Fausta's buys

Sunday, July 08, 2007

Tea and Mma Ramotswe

I have enjoyed Alexander McCall Smith's No. 1 Ladies' Detective Agency book series for several years, and just finished reading the latest installment, The Good Husband of Zebra Drive.

Smith's love of his characters and his deep affection for Botswana are palpable in each installment of the series. His characters respect and love each other deeply, and strive to lead lives of purpose and decency. To build an entire series of books based on these values while at the same time bringing humor and insightful commentary on the human condition and holding his readers' hearts is a remarkable accomplishment, yet, he succeeds again and again.

In The Good Husband of Zebra Drive, the traditionally-built Mma Ramotswe, her excellent husband Mr. J.L.B. Matekoni, and their clients struggle to find the truth about a possible series of murders, and about a difficult marriage. At the same time, Mr. J.L.B. Matekoni's apprentice Charlie, and Mma Makutsi, Mma Ramotswe's right-hand woman, travel down different paths.

Mma Makutsi, who wears glasses and is as fond of shoes as I am, has a moment of insight (page 104),
She looked down at the broken shoe on her lap. It was such a sad thing, that shoe, like a body from which the life had gone. She stared at it. Almost challenging it to reproach her. But it did not, and all she heard, she thought, was a strangled voice which said, Narrow escape, Boss. You were walking in the wrong direction, you know. We shoes understand these things..
And now, for the tea
Mma Makutsi's fond of Indian tea, while Mma Ramotswe loves bush tea.

I like coffee in the morning, but tea in the afternoon.

The owner of the b&B where I stayed the first time I went to England taught me how to make tea:
In a teakettle, boil the water. Use freshly drawn water. When water is re-boiled, or stands for a while, it loses oxygen which prevents the full flavor of the tea being released.

Once the water boils, warm the teapot by swirling some of the boiling water in it. Pour out that water, and add 1 teaspoon of loose tea for each person, and one for the pot (I prefer to use a large tea ball so I can remove all the tea after it steeps. If you use a tea ball, make sure it remains less than half-full). Add boiling water.

Let the loose tea steep for 3-5 minutes. Stir and serve. I like my tea "black", with no milk, and no sugar. Sometimes a slice of fresh lemon is nice.

Here's where you can get the materials:
You can find a selection of fine loose teas basically everywhere.

The Chef's Choice teakettle turns itself off once the water boils, is cordless (the heating plate remains puggled), and keeps the water warm for cocoa:

We have had nearly every brand of teakettle by now and this one is worth it.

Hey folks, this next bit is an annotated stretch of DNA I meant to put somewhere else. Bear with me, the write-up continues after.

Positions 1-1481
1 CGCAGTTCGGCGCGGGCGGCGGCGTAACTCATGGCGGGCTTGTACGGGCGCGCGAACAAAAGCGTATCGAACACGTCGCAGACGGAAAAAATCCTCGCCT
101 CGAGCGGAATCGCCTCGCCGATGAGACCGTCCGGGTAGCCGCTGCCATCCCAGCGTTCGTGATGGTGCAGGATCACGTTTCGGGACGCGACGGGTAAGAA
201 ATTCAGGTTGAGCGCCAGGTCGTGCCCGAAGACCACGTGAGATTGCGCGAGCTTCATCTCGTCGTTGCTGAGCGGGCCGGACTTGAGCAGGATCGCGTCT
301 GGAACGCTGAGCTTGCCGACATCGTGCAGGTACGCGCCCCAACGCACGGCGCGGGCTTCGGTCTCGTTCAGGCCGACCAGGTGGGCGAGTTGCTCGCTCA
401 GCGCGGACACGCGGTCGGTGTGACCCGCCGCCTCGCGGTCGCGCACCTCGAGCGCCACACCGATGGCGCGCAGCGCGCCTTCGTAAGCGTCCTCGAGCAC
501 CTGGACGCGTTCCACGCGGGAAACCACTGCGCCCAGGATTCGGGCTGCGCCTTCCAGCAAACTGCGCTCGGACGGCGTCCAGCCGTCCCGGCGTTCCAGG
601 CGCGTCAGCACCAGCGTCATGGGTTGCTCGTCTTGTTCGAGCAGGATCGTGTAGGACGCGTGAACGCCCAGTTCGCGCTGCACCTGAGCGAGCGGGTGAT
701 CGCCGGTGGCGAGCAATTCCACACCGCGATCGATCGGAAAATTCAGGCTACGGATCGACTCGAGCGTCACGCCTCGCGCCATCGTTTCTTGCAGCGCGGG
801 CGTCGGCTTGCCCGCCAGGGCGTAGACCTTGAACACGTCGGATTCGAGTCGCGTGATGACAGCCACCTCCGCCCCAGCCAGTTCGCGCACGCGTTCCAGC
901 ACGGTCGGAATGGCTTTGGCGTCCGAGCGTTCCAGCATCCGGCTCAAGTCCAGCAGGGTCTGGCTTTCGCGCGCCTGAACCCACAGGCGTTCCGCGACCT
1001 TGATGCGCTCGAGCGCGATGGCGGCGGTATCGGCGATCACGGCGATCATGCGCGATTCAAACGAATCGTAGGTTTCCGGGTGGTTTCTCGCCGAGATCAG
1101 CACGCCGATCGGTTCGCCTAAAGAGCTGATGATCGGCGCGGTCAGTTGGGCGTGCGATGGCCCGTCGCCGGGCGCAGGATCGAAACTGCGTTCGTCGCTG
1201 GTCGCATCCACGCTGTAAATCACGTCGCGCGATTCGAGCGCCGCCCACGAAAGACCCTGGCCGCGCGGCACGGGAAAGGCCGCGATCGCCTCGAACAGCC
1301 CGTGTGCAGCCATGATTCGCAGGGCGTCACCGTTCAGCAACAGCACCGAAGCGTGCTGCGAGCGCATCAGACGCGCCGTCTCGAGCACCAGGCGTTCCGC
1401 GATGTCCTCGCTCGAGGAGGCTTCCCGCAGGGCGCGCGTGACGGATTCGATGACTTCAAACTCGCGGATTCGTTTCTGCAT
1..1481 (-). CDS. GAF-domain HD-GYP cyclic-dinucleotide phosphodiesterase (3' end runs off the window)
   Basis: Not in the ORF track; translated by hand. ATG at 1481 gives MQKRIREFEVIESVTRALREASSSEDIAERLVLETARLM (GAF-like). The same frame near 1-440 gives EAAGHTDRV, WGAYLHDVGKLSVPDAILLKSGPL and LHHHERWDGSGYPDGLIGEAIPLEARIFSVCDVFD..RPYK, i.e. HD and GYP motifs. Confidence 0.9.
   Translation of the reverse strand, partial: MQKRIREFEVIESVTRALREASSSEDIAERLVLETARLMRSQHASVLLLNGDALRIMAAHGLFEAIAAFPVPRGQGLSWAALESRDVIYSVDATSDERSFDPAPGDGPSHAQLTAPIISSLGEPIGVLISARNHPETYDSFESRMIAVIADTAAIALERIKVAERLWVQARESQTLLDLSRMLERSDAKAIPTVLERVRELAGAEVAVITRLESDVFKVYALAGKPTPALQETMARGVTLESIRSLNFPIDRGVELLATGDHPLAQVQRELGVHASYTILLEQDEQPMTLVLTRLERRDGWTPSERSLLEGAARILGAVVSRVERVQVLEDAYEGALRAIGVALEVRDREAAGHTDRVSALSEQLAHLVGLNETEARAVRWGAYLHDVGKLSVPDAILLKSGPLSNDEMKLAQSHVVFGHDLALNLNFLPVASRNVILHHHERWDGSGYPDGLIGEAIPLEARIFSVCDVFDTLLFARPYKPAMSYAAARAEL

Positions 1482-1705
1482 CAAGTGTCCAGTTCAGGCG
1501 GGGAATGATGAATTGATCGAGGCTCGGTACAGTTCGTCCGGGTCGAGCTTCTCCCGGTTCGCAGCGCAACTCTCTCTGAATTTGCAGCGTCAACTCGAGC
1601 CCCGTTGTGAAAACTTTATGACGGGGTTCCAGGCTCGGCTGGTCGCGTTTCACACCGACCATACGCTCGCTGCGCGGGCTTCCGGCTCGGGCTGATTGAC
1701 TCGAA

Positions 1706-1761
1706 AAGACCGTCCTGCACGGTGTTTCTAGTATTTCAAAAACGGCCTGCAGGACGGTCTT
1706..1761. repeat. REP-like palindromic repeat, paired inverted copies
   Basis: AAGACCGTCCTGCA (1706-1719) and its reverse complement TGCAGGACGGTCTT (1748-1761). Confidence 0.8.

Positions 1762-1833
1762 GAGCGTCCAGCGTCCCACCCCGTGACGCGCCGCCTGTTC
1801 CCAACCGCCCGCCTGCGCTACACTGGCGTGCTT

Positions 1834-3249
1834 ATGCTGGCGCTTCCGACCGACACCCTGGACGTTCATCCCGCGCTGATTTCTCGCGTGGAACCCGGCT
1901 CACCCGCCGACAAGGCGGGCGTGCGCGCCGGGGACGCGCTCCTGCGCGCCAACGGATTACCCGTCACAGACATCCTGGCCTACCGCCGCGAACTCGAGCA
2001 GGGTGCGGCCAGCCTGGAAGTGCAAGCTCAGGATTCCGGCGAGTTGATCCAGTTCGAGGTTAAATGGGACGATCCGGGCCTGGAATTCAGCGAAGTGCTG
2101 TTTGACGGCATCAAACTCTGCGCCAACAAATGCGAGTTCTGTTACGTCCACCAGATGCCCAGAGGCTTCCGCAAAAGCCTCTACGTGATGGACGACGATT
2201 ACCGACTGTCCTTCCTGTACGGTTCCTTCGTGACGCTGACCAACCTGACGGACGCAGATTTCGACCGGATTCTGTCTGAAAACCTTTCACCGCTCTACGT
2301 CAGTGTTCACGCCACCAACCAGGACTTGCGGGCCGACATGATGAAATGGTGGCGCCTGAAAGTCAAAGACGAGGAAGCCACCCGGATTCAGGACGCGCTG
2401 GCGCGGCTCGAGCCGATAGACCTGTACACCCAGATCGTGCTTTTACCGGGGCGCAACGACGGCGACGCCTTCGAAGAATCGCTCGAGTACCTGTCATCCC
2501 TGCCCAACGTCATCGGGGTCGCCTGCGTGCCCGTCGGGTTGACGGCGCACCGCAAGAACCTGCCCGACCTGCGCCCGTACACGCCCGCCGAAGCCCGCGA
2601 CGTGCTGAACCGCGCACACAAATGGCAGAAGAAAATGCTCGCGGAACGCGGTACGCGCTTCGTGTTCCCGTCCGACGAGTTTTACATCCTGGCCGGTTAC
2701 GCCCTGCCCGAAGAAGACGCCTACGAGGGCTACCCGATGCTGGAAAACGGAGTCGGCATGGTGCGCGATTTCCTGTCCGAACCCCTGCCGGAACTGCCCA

The Brown Betty teapot is the traditional English teapot:

Here's a nice tea ball:

and a mesh one:

While serving the tea in a porcelain cup and matching saucer is nice, ceramic mugs and hot tea glasses are good, too. Remember to pour the tea on a silver spoon in the tea glass to absorb some of the heat in order to avoid cracking the glass (the tea glasses also should not feel cold to the touch). I don't like drinking tea out of plastic.

I like buttered toast with my tea, and maybe a Pepperidge Farm sugar-free Milano cookie. Serve some for a friend, or sit on the porch and enjoy some of the No. 1 Ladies' Detective Agency novels.



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Sunday, July 01, 2007

Sunday reads

It's time for a book post:

In today's Opinion Journal, Robin Aitken writes about The Beeb's Bias
Britain's public broadcaster is a major source of anti-American propaganda.
On every issue of public policy and political controversy, the BBC's instincts are to side with the progressive, liberal wing of politics.

The war in Iraq? Opinion within the London newsrooms was overwhelmingly opposed to military action from the start and has never wavered since. Man-made climate change? The BBC has jettisoned all semblance of impartiality on the issue; it now openly campaigns with a constant stream of scare stories. The Arab-Israeli conflict? The BBC's sympathies are firmly on the side of the Palestinians, who, having achieved the status of permanent victims, escape skeptical examination of their actions and motives.

The same biases color attitudes on moral issues. Abortion? BBC reportage invariably starts from the premise that it is an unquestioned social good, and the company has close links with pro-abortion groups like the International Planned Parenthood Federation. Multiculturalism? The BBC enthusiastically embraces a relativism that treats all cultures, no matter how backward, as equally valid and gives our own democratic traditions no special weight. Homosexuality? The BBC has consistently pushed the agenda of gay-rights activists on issues like same-sex marriage and the adoption of children by gay couples.

The reverse of the coin is that the BBC has its own in-house pariah groups: the "Christian Right," neocons, climate-change skeptics, "homophobes," George W. Bush. These people will never get the soft interview or helpful publicity.

This week's WSJ's book selections:
Author David Gelenrter chooses the "Best 5" books about America:

Also in Geletner's list, The Religion of Abraham Lincoln by William J. Wolf, and The Two-Ocean War by Samuel Eliot Morison, both published in 1963.

The WSj also has reviews of

While I was at the beach I was reading,

But before you buy your books, don't miss Dr. Sanity's Carnival of the Insanities,